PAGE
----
We arrived on a Saturday morning at range opening time to avoid the rush. The range is super-busy during hunting season. My friend explained they try to avoid busy times when lots of loud shots are going off beside them. The three all shoot 300 Win Mags, about the loudest, with heavy recoil.
I learned they shoot 180grain premium hunting bullets in good rifles with good scopes. They were well equipped for moose. At a cease fire, we put up targets at 50yds and 100 yds, —their choice. Each of the three shooters put up two each. None of their first shots found their three 50yd papers. Again none on their second shots. They were blown away in disbelief.
These guys, experienced hunters all, are in their late 50s & 60‘s. They belong to a club that has no riffle range, hence the need to ask me about visiting my club’s range. There were two younger range officers on duty this day and fortunately both knew their stuff.
Although all three rifles had been used successfully previous seasons, their second shots plus a shot by me definitely proved their guns needed sighting-in. I had a few tools with me and so too did the officers and other shooters. (There are often members present whose main hobby is target shooting. They’re excellent shooters, know their stuff and most are helpful, just as these two range officers proved themselves helpful.)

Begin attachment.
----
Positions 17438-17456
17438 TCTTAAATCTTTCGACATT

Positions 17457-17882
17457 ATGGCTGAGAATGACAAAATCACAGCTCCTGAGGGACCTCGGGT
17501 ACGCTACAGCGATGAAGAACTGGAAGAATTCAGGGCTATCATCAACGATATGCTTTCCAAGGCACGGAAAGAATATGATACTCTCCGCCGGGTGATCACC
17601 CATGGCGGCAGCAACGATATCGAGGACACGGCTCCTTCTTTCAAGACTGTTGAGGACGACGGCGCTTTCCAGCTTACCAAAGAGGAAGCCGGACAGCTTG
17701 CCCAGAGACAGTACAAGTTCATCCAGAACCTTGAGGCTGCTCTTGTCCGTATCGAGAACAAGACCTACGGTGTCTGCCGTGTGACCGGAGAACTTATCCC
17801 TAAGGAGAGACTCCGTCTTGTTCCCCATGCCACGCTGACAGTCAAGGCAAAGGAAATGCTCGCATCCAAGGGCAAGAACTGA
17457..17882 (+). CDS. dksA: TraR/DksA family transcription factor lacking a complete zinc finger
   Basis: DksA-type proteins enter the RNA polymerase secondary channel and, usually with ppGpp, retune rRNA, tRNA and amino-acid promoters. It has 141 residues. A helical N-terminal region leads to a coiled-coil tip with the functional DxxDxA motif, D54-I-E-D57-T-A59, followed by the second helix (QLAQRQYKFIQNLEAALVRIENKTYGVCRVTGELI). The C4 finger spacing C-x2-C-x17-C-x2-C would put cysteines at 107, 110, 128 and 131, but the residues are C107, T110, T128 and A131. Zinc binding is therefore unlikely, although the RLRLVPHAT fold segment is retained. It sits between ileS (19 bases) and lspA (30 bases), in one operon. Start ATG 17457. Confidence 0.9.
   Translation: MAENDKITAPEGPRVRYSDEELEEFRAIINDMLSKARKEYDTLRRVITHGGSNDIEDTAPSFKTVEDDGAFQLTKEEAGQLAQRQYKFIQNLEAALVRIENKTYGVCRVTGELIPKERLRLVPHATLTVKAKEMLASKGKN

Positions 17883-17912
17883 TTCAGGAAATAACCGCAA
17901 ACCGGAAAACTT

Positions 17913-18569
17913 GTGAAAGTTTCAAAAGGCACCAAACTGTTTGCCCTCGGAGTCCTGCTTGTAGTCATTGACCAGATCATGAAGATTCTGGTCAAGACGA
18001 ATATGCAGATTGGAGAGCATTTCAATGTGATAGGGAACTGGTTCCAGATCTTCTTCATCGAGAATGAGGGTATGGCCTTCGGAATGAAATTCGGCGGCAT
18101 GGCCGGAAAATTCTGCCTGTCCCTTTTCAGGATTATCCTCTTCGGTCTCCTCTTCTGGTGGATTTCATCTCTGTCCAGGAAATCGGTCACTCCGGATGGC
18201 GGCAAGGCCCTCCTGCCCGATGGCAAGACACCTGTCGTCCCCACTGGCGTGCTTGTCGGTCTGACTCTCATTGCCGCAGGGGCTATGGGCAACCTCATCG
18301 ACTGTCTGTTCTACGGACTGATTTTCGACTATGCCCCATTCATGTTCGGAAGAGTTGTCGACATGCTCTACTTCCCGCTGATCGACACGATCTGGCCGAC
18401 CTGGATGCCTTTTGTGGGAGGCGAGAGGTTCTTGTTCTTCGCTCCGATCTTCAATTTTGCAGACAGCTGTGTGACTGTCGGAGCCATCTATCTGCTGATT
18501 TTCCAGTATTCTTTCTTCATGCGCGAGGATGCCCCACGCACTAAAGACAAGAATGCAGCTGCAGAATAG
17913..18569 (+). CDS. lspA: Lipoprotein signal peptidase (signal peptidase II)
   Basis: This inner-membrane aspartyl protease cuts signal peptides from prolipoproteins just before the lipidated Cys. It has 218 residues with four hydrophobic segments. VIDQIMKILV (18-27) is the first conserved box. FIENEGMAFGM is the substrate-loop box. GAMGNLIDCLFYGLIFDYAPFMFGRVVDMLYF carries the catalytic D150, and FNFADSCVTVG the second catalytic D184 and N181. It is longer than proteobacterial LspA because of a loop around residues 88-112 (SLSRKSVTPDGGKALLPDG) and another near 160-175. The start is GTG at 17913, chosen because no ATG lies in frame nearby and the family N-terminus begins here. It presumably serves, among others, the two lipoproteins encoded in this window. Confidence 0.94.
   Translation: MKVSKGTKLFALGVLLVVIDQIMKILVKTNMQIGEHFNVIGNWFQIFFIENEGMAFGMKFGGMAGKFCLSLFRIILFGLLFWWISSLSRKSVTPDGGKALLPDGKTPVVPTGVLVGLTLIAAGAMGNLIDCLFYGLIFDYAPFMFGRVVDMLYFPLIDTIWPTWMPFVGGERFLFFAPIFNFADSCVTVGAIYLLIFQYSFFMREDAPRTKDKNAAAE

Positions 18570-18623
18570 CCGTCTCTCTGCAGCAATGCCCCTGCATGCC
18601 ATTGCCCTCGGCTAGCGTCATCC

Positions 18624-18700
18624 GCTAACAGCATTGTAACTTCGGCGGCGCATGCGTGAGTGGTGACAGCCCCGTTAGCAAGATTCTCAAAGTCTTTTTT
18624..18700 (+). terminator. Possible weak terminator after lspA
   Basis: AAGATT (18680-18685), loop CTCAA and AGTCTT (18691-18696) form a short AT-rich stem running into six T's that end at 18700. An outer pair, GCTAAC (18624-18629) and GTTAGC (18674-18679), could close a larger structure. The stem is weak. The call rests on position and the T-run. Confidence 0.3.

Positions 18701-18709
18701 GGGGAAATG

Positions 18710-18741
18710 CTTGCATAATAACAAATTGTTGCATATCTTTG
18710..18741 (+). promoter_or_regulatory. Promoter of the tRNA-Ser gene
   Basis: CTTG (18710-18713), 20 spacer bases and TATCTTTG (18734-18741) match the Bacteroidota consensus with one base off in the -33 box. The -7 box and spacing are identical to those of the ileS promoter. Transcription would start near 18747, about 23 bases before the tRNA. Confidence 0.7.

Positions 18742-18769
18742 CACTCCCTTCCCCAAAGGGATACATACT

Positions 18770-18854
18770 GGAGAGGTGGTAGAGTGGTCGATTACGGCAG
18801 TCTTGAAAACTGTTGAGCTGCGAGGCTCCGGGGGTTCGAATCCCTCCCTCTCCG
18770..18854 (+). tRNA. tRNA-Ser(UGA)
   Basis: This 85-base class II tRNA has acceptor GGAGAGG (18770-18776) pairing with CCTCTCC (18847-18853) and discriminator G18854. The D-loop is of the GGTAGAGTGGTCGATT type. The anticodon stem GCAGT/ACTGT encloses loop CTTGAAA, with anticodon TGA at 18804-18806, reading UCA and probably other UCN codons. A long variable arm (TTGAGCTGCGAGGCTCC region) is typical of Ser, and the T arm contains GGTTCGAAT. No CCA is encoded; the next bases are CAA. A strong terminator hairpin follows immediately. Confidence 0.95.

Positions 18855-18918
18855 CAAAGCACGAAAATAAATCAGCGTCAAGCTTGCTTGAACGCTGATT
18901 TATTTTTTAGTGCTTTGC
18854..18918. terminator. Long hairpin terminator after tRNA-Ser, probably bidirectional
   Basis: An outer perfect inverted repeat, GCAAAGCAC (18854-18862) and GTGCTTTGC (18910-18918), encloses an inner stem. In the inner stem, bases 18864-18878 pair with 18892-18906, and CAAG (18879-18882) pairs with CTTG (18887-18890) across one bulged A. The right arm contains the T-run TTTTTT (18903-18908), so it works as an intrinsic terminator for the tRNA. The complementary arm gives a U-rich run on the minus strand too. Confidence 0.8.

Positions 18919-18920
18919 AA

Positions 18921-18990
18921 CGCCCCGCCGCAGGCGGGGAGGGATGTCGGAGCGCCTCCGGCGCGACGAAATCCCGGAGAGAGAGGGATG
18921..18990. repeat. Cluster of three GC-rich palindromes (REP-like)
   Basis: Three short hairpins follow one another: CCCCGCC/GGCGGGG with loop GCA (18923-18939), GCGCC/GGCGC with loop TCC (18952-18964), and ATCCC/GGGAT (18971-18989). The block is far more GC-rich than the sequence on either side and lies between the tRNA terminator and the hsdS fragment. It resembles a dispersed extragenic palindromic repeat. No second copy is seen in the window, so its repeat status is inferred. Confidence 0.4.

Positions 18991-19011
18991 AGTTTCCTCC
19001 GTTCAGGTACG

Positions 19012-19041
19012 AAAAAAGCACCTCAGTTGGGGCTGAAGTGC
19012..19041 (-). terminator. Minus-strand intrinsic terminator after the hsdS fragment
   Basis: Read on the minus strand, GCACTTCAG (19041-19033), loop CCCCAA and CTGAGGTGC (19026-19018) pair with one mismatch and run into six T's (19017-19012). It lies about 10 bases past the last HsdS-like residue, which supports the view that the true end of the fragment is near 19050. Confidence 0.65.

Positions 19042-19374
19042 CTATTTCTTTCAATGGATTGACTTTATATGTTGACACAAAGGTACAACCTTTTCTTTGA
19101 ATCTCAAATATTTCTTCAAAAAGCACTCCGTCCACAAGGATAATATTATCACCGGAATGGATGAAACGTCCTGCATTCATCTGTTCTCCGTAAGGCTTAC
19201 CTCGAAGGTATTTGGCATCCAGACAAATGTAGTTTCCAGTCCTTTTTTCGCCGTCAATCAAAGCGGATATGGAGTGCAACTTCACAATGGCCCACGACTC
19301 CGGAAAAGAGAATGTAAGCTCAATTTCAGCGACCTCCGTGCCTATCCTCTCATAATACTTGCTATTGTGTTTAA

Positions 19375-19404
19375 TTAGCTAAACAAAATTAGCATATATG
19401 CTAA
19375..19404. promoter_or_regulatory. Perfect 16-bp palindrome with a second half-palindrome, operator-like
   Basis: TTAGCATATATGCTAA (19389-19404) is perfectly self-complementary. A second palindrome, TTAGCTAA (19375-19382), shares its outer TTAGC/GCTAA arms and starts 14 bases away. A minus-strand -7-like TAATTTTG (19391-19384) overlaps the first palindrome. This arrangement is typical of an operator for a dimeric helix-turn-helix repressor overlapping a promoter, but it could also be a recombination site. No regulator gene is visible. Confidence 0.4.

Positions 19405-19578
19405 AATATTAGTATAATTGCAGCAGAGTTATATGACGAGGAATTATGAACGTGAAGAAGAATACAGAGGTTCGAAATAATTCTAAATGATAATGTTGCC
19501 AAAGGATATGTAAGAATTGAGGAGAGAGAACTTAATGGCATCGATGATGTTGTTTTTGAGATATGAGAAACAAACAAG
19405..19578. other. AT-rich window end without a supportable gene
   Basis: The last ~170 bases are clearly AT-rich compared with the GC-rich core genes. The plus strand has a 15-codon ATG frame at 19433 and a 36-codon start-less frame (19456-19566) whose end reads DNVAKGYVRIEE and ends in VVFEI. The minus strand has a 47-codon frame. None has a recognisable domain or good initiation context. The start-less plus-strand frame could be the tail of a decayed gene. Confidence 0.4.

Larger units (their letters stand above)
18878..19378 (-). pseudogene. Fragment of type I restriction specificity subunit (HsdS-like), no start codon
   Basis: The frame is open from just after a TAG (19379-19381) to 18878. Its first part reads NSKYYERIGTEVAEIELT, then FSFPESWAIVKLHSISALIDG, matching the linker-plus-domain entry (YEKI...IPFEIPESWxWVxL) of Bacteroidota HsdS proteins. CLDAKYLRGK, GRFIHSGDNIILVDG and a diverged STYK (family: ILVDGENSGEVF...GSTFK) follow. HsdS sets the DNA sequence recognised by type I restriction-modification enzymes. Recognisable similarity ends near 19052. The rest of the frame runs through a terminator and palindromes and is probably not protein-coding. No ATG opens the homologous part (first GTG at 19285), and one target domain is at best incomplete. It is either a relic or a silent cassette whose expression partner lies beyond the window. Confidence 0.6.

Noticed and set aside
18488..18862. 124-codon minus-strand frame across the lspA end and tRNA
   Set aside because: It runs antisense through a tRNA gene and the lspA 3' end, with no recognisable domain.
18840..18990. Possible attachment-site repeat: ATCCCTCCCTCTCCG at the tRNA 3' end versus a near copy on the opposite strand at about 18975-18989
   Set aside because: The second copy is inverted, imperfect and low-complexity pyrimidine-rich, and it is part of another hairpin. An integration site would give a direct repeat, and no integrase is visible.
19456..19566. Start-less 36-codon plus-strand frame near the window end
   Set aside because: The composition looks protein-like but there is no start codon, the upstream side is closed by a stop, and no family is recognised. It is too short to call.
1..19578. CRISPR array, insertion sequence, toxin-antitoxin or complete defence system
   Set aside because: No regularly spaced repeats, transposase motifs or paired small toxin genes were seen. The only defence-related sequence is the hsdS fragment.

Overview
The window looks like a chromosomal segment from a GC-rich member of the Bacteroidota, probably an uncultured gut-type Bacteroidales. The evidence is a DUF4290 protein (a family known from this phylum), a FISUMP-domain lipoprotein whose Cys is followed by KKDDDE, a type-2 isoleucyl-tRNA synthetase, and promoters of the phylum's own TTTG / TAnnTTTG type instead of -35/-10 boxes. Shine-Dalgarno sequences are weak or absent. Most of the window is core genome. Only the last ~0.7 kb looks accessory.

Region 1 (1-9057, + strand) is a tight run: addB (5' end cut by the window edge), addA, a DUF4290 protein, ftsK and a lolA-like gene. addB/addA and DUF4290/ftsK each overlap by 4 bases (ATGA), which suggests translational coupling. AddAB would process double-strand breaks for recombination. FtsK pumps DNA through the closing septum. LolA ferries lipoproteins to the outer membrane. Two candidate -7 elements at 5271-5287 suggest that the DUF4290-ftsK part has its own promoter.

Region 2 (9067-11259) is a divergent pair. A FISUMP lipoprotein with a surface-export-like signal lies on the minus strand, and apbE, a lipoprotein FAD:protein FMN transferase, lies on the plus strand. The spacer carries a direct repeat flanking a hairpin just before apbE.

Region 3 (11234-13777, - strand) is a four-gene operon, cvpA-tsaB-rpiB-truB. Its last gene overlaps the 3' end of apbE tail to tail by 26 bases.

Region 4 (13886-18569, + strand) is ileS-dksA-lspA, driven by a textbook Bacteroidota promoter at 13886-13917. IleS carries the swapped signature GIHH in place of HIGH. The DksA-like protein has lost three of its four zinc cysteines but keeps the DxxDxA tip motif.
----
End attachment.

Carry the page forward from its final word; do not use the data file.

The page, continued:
We began from scratch, inspecting bores, stripping off the scopes, retightening the bases and rings, bore-sighting and firing first shots at 25yd targets. We gradually worked up to 100yds and the now happy hunters left with their groupings 2.5 inches high at 100yds, the average rifle hunters’ standard—-put the crosshairs on target out to 250yds (no hold over or under on the level) with commonly used calibers.
Prior to every hunting season I visit the MDRGC range to prove my ability to take game as humanely as possible. And I quite often go again for a few shots before hunts. Practice helps to make perfect.
My BCWF board colleague and his two friends had a successful hunt. New hunters should make many visits to the range. For economy, use .22 long rifle to practice & develop shooting skills. Do most of your .22 shooting at 50yds, but if the rifle has a scope, or quality iron sights and your eyes are good, then extend targets out to 100yds. Always try for tight groups of 5 shots or more. The tighter your groups, the higher the demonstrated skill. The .22 rimfire with long rifle bullets is a great tool for shooting skills development. Graduate to your hunting rifle after you’ve mastered the .22. Enjoy!